Af few weeks ago, my family had a craving for hot dogs, and having heard so much about Field Roast Frankfurters*, I decided to give them a try. When I found them in the store and took a look at the package, it took a few minutes to get over my sticker shock, not at the price but at the nutritional stats. Each hot dog clocked in at 180 calories and 8 grams of fat. The ingredients list included “expeller pressed safflower oil” and “organic expeller pressed palm fruit oil,” ingredients I normally try to avoid. Still, I had promised my family gourmet hot dogs and I figured I could practice self-discipline and eat just one, so I bought them and brought them home. Huge mistake! Not because they were bad but because they were so freaking good that my vow to eat only one vanished after one bite, and the only thing saving me from complete gluttony was the fact that there were only 6 frankfurters in the package.
I’d like to say that I’ll never buy them again, but Field Roast dogs basically ruined my family for other packaged hot dogs. More like a sausage than other veggie dogs, they had a great flavor as well as texture. Fortunately, we don’t eat hot dogs or other packaged food often, so it’s not that big of a temptation, but I have to say that I’ve been practically haunted by the memory of them ever since we had them. And then I realized that I didn’t have to give in to temptation or give up on hot dogs–I could make them myself.
So I decided to make my own hot dogs for our 4th of July cookout. I started with my Italian Sausage recipe and added onion and seasonings such as coriander and mace to make them more “frankfurtery.” And instead of all the oil in those packaged dogs, I used pinto beans, with flax and rolled oats to absorb moisture and keep them tender.
They were a huge hit with my family. My daughter, who has grown cautious with my cooking experiments, said she forgot that they were homemade until she was halfway through her first dog and then marveled several times at how good they were. And I had a hard time keeping my husband from eating them all before I could take photos.
They definitely lived up to my memory of the Field Roast version, even with about 40% fewer calories and 83% less fat. They’re soy-free (if you use coconut aminos), low in sodium, and added sugar-free. I wish I could say they were gluten-free for my gluten-free readers, but as someone who has no trouble with gluten, I like to indulge now and then. If you’re up for experimenting, you could probably take my Beany Breakfast Sausages, change the seasoning, and shape them to fit a gluten-free hot dog bun.
- 1/2 medium onion, coarsely chopped
- 3 cloves garlic
- 3/4 cup cooked pinto beans, well-drained
- 1/2 cup plus 2 tablespoons water
- 2 tablespoons coconut aminos or soy sauce
- 1 tablespoon tomato paste
- 2 teaspoons smoked paprika
- 1 teaspoon ground coriander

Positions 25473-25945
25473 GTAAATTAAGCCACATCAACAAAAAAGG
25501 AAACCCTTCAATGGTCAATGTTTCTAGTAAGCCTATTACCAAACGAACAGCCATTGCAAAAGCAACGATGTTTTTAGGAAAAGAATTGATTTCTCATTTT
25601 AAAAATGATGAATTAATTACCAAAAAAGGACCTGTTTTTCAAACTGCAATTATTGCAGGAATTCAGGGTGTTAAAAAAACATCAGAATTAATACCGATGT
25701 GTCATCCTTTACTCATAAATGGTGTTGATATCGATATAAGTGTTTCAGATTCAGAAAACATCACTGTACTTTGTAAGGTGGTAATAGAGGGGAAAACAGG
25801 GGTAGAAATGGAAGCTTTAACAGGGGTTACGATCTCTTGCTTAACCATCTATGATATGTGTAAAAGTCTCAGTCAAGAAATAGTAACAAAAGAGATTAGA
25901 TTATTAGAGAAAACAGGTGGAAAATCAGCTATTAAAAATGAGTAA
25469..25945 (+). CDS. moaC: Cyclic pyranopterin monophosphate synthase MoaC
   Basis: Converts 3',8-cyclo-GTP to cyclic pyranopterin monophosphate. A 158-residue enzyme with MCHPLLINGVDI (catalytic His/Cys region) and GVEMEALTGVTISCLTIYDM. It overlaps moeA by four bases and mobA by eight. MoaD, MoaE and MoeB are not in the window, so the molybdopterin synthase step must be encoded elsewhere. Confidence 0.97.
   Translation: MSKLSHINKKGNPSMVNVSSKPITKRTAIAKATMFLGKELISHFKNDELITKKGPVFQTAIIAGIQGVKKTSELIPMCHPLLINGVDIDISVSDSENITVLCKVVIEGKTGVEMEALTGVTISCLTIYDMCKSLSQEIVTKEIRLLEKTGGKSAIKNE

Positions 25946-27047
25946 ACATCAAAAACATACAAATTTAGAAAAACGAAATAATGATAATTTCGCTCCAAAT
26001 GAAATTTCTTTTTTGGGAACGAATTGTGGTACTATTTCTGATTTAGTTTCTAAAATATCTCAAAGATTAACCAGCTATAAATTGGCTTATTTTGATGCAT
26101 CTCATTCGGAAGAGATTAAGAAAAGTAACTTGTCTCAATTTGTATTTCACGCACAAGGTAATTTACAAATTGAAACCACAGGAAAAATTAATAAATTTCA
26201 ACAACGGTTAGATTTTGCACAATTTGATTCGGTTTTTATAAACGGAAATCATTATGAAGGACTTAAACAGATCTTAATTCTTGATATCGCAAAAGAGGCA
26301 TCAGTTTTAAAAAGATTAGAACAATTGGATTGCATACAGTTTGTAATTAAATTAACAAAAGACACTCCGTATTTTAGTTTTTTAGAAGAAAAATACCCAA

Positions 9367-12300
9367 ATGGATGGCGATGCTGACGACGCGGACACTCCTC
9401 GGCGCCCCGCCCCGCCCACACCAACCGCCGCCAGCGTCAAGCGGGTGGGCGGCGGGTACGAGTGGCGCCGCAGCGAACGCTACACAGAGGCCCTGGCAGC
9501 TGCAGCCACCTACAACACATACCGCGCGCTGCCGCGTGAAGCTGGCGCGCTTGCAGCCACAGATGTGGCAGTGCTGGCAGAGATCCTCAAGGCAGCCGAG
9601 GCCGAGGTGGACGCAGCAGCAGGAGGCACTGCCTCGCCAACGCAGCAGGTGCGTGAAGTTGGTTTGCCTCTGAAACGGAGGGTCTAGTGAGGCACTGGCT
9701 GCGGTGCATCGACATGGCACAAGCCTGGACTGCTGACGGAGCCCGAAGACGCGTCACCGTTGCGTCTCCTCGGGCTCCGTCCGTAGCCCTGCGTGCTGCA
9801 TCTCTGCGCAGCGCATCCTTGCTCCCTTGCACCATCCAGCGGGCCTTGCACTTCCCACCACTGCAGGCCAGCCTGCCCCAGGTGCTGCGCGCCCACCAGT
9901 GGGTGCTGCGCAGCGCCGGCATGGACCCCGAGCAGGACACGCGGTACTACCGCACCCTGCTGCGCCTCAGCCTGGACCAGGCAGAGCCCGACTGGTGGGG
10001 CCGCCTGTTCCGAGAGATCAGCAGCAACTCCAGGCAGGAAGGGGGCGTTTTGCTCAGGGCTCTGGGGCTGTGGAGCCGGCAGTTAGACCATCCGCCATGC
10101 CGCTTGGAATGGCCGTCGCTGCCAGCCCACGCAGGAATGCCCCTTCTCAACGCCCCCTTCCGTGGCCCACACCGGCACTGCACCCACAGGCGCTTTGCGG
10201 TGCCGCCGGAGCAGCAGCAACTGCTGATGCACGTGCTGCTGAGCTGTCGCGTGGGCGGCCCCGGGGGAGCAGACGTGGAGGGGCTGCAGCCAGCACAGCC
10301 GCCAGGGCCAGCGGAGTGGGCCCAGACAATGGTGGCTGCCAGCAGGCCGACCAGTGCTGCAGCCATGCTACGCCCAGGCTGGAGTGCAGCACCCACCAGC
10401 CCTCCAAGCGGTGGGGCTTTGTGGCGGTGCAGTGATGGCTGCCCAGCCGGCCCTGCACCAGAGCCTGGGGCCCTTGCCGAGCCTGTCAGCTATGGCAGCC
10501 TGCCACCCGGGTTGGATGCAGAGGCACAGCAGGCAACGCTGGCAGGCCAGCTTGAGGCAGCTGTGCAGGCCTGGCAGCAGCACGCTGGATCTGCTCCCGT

- 1 teaspoon ground mustard
- 1/2 teaspoon white or black pepper
- 1/4 teaspoon celery seed
- 1/4 teaspoon mace
- 1/8 teaspoon hickory smoked salt (optional)
- 1 cup vital wheat gluten
- 1/3 cup oatmeal (rolled or quick oats, uncooked)
- 2 tablespoons nutritional yeast
- 1 tablespoon ground flax seeds
- Put the onion and garlic into a food processor and pulse to chop finely. Heat a small non-stick skillet. Add onion and garlic and cook until onion is softened, about 3 minutes. Transfer onion mixture back to food processor.
- Add the pinto beans, water, coconut aminos or soy sauce, tomato paste, and all seasonings to the food processor. Blend until it’s a thin paste.
- Combine remaining ingredients (gluten, oatmeal, yeast, and flax) in a large mixing bowl. Add the contents of the food processor and stir until combined. If it seems that there’s not enough moisture, add another tablespoon or two of water. Knead in the bowl for about two minutes until a heavy gluten “dough” is formed.
- Set up a steamer in a pot of water and bring the water to a boil. Cut off 8 pieces of aluminum foil or parchment paper, each about 6 inches long. Divide the gluten into 8 equal pieces. Place a piece of foil or parchment on the counter. Roll a piece of gluten between the palms of your hands until it’s about the size and shape of a hot dog. Place it on the foil/paper and roll up. Roll the tube back and forth, pressing lightly with your hands, to give it an even shape, and then twist the ends closed. Repeat with the remaining gluten to form 8 veggie hot dogs.
- Place all the veggie dogs in the top of a steamer, cover, and steam for 45 minutes. Remove from heat and allow to cool slightly before unwrapping. Store the veggie dogs in a covered container in the refrigerator. Warm gently in a frying pan or microwave or on a grill before serving.
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*I have no affiliation with Field Roast or its Frankfurters.